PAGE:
Photo by T.P. Martins.

When I examined the reasons agriculture often gets a pass in climate negotiations recently, I pointed to the fact that precise measurement of the climate impact of many industrial farming practices remains difficult and controversial. This is especially true when it comes to synthetic nitrogen fertilizer.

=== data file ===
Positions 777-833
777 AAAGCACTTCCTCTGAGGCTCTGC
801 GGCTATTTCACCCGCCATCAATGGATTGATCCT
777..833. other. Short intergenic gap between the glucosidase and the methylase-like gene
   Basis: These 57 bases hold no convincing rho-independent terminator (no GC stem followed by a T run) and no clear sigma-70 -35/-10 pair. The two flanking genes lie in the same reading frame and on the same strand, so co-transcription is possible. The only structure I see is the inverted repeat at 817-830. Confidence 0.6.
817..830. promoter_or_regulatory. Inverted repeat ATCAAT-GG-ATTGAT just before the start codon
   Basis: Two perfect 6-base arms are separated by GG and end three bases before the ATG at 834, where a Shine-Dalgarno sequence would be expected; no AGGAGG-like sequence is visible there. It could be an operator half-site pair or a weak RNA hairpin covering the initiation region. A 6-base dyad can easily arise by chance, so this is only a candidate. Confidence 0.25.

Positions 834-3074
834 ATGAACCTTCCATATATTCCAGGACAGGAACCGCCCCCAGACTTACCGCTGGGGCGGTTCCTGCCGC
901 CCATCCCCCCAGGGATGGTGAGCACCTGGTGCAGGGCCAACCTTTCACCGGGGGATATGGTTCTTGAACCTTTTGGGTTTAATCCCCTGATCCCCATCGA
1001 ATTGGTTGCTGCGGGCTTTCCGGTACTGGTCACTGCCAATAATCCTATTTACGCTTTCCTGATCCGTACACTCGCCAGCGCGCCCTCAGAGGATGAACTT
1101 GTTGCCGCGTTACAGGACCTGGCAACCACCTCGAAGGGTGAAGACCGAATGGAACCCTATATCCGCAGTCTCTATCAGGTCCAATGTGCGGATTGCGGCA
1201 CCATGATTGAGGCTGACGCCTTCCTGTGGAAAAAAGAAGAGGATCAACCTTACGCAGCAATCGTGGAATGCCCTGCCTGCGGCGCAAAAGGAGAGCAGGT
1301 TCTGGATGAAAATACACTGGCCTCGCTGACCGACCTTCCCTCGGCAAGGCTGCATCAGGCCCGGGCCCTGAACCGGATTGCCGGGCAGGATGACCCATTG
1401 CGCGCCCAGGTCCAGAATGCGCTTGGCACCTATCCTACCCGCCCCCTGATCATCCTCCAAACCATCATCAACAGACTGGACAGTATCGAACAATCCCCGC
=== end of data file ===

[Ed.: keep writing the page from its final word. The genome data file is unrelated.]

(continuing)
The effect of excess fertilizer on our waterways gets much more attention than it does when it enters the air. And for good reason. It’s toxic to consume nitrates in your drinking water. We’re learning that agricultural overuse of fertilizer has contaminated the drinking water of whole regions of California. Meanwhile, nitrogen that runs into the ocean causes oxygen-depleted “dead zones” around the world. The dead zone in our own Gulf Of Mexico (measured every summer) keeps getting larger — last year’s was the size of New Jersey.